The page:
The first written record of chocolate mousse in the United States comes from a Food Exposition held at Madison Square Garden in New York City in 1892.

Chocolate mousse came into the public eye in the U.S. in the 1930s, about the time as chocolate pudding mixes were introduced.

Unknown-1

Today’s Pinterest Board : Foodimentary

dvdr1

Today’s Food History

  • 1829 James Carrington of Connecticut patented a coffee mill.
  • 1845 William James Farrer was born. An Australian agriculturist, he developed several new cultivars of wheat.
  • 1860 The first Pony Express mail delivery service by horse and rider between St. Joseph, Missouri to Sacramento, California began. The 1,800 mile run took 10 days.
  • 1956 Elvis Presley sings ‘Heartbreak Hotel’ on the ‘Milton Berle Show.’ An estimated 25% of the American population tuned in to hear him.
  • 1959 The Coasters song ‘Charlie Brown’ is banned by the BBC because it refers to “throwin’ spitballs.” The ban only lasted 2 weeks.
  • 1974 The Super Tornado Outbreak. 148 tornadoes in 13 states in 26 hours. The world’s largest tornado outbreak in recorded history. It included six F5 tornadoes and 30 F4 tornadoes. The first tornado hit at 1 p.m. and the final tornado hit at 2 a.m. the following morning.
  • 1982 The temperature in Lamberton, Minnesota dropped from 78 degrees F to 7 degrees F in 24 hours.  The 71 degree drop in temperature is a Minnesota record.
  • 1985 The Brown Derby Restaurant in Hollywood, California closed after 57 years. Robert Cobb, owner of the Brown Derby, created the Cobb Salad there in 1936.
  • 2010 Students at a Utah high school created a replica of Van Gogh’s ‘Starry Night’ using 2 tons of Malt-O-Meal cereal.

dvdr1 2

April 3 is National Chocolate Mousse Day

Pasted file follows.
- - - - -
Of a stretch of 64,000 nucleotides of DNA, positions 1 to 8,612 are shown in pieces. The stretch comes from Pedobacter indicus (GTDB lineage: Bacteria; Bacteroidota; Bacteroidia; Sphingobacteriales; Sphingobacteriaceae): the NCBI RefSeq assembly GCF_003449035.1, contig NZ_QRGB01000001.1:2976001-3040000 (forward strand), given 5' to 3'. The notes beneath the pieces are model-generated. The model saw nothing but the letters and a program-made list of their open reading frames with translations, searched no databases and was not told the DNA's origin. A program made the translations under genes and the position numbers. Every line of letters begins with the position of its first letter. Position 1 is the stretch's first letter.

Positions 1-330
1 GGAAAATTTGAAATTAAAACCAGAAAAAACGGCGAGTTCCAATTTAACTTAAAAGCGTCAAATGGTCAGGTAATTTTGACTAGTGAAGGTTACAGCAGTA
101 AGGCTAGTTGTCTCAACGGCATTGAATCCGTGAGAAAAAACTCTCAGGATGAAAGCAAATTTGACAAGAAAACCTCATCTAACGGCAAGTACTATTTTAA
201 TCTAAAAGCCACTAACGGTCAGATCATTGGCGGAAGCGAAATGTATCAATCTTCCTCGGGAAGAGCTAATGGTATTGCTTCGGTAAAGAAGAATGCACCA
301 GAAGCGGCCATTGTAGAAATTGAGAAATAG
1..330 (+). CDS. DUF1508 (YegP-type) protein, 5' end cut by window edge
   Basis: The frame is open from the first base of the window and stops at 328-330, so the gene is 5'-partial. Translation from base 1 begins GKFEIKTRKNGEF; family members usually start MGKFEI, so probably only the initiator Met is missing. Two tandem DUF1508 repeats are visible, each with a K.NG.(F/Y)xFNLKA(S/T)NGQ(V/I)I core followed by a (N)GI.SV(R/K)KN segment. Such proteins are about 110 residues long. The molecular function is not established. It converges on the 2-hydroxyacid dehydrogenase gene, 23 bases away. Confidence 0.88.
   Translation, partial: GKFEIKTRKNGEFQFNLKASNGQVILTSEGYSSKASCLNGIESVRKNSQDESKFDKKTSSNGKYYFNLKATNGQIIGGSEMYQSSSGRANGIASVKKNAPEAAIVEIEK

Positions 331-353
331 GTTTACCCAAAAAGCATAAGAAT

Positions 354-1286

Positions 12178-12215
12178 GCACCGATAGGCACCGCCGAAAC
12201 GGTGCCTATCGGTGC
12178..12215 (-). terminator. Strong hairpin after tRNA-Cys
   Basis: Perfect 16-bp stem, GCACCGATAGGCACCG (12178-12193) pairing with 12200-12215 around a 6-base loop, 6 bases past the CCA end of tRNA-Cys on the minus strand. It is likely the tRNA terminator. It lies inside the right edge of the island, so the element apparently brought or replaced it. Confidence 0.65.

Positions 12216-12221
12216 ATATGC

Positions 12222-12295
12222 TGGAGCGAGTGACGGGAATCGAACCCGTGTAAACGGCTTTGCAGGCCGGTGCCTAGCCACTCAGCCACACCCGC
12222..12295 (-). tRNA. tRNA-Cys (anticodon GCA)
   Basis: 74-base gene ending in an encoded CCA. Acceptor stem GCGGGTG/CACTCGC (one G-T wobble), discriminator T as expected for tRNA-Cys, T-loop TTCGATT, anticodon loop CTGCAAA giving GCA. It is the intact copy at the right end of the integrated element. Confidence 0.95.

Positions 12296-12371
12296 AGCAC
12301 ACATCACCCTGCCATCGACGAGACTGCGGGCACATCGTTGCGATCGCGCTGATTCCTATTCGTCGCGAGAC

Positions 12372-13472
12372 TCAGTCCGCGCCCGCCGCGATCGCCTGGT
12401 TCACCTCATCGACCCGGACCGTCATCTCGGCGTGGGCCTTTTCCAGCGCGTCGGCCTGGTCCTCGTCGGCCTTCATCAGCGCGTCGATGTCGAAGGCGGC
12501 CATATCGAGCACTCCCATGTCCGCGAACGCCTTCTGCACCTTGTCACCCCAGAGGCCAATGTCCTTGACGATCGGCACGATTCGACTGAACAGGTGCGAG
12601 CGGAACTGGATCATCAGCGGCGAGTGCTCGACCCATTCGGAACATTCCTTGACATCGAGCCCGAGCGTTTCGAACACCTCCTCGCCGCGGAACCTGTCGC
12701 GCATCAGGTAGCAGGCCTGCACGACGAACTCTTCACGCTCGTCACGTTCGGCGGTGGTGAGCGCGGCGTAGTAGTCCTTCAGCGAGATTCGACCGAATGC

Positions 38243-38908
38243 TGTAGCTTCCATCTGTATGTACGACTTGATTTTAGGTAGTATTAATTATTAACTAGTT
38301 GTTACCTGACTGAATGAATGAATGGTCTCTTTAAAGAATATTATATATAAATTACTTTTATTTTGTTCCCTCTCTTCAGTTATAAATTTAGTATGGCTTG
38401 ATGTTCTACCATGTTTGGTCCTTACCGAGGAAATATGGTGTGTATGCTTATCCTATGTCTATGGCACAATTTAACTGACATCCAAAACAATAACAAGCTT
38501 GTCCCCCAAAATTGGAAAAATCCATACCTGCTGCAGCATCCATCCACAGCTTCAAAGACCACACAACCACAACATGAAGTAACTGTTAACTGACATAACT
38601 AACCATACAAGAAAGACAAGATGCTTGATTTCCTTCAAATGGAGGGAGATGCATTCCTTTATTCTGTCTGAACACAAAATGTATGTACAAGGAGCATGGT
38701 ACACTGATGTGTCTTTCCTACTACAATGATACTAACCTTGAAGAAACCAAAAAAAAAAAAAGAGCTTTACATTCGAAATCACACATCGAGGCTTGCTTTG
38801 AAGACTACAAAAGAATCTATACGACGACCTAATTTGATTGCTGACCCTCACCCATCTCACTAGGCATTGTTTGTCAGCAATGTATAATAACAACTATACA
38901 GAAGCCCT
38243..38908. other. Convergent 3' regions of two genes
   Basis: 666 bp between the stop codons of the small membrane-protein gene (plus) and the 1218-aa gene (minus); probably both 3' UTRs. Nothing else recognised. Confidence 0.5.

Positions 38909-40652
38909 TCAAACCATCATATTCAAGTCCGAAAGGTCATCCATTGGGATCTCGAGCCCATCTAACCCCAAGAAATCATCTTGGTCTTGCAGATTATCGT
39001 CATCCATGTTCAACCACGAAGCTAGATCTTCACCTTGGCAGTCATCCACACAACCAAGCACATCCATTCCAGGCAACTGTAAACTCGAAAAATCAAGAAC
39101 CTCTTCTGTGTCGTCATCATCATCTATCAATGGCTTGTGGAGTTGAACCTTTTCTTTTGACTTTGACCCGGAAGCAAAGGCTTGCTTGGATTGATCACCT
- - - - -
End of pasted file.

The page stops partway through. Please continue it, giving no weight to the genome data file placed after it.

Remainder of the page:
Posted on April 3, 2014

chocolate-mousse

Interesting Food Facts about Chocolate Mousse

  1. The word mousse is French and translates as “froth” or “foam.”
  2. Cold dessert mousses are often poured into decorative glasses and garnished with fruit, sweet sauces, or whipped cream.
  3. Savory mousses can be made from fish, shellfish, meat, foie gras, etc.
  4. There are three key constituents to a mousse: base, binder, and aerator.
  5. They may be hot or cold and are often squeezed through a piping bag onto some kind of platform to be used as hors d’oeuvres.

Fun Fact:

Savory mousse dishes were an 18th century French achievement. Dessert mousses (generally fruit mousses) began to appear much later, in the second half of the 19th century.

The first written record of chocolate mousse in the United States comes from a Food Exposition held at Madison Square Garden in New York City in 1892.

Chocolate mousse came into the public eye in the U.S. in the 1930s, about the time as chocolate pudding mixes were introduced.

dvdr1

Today’s Food History

  • 1829 James Carrington of Connecticut patented a coffee mill.
  • 1845 William James Farrer was born. An Australian agriculturist, he developed several new cultivars of wheat.
  • 1860 The first Pony Express mail delivery service by horse and rider between St. Joseph, Missouri to Sacramento, California began. The 1,800 mile run took 10 days.
  • 1956 Elvis Presley sings ‘Heartbreak Hotel’ on the ‘Milton Berle Show.’ An estimated 25% of the American population tuned in to hear him.
  • 1959 The Coasters song ‘Charlie Brown’ is banned by the BBC because it refers to “throwin’ spitballs.” The ban only lasted 2 weeks.
  • 1974 The Super Tornado Outbreak. 148 tornadoes in 13 states in 26 hours. The world’s largest tornado outbreak in recorded history. It included six F5 tornadoes and 30 F4 tornadoes. The first tornado hit at 1 p.m. and the final tornado hit at 2 a.m. the following morning.